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Street names are not innocuous

Re: “Joseph Trutch, B.C.’s first lieutenant-governor, left trail of controversy,” comment, June 17.

Re: “Joseph Trutch, B.C.’s first lieutenant-governor, left trail of controversy,” comment, June 17.

As a geographer who has studied the politics of commemorative street naming for nearly two decades, I’m glad to see that local historians are reconsidering the contested legacies of historical figures such as Joseph Trutch by organizing a series of lectures at City Hall.

If John Lutz’s article is any indication, his lecture on Trutch’s controversial legacy on Tuesday likely called attention to Trutch’s contributions as a “father of Confederation,” as well as his role as land commissioner and B.C.’s first lieutenant-governor. Lutz acknowledges that Trutch had an “antipathy to Indigenous people” and, as land commissioner, dramatically reduced the size of First Nations land reserves, in some cases by 90 per cent.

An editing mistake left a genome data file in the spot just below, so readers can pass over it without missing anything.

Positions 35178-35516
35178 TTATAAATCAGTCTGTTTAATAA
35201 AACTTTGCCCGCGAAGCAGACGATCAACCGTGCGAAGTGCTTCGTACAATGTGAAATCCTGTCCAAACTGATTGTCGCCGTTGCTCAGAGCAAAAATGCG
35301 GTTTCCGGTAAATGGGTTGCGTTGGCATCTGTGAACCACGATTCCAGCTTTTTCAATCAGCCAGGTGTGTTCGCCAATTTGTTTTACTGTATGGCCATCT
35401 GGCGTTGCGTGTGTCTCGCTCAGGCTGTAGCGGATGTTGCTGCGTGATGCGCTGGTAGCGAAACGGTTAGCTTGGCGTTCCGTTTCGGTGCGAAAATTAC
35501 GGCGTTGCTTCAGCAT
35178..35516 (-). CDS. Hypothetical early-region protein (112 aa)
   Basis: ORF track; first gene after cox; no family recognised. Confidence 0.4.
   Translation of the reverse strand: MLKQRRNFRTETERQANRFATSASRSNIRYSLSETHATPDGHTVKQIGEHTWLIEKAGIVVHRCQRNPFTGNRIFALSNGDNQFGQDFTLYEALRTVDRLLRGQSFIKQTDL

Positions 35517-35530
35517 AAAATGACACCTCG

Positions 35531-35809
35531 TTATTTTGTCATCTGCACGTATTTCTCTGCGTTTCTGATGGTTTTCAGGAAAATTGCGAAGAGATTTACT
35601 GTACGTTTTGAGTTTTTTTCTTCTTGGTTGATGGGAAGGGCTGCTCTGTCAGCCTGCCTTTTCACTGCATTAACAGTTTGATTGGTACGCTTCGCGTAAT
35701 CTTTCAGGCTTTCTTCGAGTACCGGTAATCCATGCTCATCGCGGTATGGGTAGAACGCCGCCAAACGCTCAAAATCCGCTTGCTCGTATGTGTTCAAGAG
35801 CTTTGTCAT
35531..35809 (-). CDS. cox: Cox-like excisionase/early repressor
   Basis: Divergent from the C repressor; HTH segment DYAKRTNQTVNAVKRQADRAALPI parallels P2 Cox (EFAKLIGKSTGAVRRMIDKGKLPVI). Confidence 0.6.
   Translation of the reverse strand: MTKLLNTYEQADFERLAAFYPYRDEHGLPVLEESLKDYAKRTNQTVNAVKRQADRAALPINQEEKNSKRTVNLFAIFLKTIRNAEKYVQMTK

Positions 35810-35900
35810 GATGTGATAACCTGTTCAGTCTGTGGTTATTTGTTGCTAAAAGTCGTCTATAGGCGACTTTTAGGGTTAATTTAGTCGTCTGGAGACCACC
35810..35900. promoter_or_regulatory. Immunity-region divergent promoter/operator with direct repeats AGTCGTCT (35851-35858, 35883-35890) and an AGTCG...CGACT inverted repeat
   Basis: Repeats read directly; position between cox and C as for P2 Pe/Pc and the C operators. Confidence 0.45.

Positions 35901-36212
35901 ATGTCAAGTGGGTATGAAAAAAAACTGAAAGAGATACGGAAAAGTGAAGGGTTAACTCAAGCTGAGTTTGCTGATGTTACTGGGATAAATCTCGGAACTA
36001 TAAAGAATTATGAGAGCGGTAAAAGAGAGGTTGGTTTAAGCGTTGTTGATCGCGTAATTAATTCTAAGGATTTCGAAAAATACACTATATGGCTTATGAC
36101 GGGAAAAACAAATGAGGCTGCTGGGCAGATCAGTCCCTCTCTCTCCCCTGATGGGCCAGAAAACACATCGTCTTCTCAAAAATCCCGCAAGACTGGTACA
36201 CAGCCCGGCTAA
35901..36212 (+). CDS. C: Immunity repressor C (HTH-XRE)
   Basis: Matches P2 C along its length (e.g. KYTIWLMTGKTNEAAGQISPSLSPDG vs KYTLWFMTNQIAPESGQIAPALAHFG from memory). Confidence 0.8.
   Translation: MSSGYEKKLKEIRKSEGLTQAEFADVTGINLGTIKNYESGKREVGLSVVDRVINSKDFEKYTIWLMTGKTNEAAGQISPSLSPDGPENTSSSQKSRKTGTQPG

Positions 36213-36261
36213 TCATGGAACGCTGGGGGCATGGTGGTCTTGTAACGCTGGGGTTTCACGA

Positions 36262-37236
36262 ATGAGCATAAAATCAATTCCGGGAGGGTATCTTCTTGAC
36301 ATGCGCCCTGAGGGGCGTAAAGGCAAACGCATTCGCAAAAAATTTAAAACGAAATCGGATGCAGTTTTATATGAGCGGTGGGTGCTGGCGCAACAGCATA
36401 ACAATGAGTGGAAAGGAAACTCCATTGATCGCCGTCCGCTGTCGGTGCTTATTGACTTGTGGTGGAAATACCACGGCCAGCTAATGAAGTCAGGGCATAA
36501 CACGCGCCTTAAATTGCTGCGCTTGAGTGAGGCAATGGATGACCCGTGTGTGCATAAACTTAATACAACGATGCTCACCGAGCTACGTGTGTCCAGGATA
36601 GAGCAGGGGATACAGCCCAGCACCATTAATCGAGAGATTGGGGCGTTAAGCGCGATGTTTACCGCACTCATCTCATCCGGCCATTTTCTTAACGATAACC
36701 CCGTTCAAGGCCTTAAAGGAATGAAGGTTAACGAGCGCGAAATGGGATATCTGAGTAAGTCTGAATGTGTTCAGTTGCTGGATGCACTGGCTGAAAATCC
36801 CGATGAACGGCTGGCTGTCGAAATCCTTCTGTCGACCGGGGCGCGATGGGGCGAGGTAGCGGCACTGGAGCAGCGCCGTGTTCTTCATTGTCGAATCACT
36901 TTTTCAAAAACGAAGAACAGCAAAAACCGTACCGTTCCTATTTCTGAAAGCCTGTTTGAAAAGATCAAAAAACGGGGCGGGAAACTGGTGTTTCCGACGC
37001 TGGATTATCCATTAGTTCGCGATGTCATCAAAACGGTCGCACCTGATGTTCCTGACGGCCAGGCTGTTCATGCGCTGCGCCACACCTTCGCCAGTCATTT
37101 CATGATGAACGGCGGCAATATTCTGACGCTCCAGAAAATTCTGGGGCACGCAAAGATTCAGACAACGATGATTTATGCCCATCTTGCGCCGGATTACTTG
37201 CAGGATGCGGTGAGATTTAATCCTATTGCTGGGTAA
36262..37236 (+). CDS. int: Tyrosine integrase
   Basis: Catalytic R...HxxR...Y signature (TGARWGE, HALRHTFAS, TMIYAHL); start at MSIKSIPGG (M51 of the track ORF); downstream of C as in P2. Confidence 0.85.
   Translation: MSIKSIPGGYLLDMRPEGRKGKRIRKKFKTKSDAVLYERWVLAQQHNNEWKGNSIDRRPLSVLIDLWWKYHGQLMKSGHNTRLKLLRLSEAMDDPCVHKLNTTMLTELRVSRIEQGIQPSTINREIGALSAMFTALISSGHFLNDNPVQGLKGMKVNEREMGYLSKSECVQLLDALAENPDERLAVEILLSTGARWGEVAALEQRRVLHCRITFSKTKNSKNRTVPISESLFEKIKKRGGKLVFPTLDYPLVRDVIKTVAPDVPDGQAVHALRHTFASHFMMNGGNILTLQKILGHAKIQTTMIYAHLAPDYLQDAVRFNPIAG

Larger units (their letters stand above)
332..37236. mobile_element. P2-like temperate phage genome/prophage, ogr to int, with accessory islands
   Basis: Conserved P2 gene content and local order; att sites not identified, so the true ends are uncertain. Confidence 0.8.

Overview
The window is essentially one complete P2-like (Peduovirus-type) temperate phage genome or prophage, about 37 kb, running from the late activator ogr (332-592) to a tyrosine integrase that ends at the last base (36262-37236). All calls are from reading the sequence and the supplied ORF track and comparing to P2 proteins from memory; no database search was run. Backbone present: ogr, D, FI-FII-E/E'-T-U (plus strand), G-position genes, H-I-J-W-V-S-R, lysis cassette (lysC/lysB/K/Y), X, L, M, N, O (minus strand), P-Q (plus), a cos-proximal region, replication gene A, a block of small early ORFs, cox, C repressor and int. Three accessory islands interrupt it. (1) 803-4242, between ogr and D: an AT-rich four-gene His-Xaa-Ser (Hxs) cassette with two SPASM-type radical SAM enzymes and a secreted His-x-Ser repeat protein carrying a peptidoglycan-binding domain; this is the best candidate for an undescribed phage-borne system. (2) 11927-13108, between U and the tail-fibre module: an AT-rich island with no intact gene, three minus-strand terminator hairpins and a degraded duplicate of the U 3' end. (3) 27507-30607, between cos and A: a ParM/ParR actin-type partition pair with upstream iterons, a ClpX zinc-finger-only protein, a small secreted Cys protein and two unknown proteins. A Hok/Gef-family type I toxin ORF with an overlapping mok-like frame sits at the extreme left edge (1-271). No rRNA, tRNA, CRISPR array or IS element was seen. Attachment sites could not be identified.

Yet regarding calls to rename Trutch Street, Lutz suggests that Trutch’s actions against Indigenous peoples have little relevance to understanding the meaning of Trutch Street, because the name of the street simply “remembers the first family to live on what became Trutch Street.”

The problem with this argument is that the meaning of a place name is not defined solely by the original intentions ascribed to it. Moreover, commemorative naming is not merely a form of “remembering” the past. It is above all else a means of honouring specific historical figures in the present.

If we are truly committed to reconciliation, how can we continue to honour a man whose name is synonymous with the dispossession of Indigenous peoples? The time has come to rename Trutch Street.

Prof. Reuben Rose-Redwood

Committee for Urban Studies

University of Victoria

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